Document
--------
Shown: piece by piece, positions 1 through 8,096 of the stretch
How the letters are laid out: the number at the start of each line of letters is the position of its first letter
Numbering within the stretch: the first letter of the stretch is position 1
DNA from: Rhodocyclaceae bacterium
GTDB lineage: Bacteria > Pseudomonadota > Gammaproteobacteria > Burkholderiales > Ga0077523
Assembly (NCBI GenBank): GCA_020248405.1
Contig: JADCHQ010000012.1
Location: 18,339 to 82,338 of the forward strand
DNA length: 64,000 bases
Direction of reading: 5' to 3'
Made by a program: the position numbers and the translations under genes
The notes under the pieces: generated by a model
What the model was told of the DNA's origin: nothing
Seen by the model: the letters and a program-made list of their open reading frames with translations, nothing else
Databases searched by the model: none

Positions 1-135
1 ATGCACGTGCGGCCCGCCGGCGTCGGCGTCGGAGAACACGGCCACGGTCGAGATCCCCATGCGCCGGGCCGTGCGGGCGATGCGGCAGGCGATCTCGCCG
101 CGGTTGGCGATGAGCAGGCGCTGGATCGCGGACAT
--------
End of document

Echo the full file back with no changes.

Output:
Shown: piece by piece, positions 1 through 8,096 of the stretch
How the letters are laid out: the number at the start of each line of letters is the position of its first letter
Numbering within the stretch: the first letter of the stretch is position 1
DNA from: Rhodocyclaceae bacterium
GTDB lineage: Bacteria > Pseudomonadota > Gammaproteobacteria > Burkholderiales > Ga0077523
Assembly (NCBI GenBank): GCA_020248405.1
Contig: JADCHQ010000012.1
Location: 18,339 to 82,338 of the forward strand
DNA length: 64,000 bases
Direction of reading: 5' to 3'
Made by a program: the position numbers and the translations under genes
The notes under the pieces: generated by a model
What the model was told of the DNA's origin: nothing
Seen by the model: the letters and a program-made list of their open reading frames with translations, nothing else
Databases searched by the model: none

Positions 1-135
1 ATGCACGTGCGGCCCGCCGGCGTCGGCGTCGGAGAACACGGCCACGGTCGAGATCCCCATGCGCCGGGCCGTGCGGGCGATGCGGCAGGCGATCTCGCCG
101 CGGTTGGCGATGAGCAGGCGCTGGATCGCGGACAT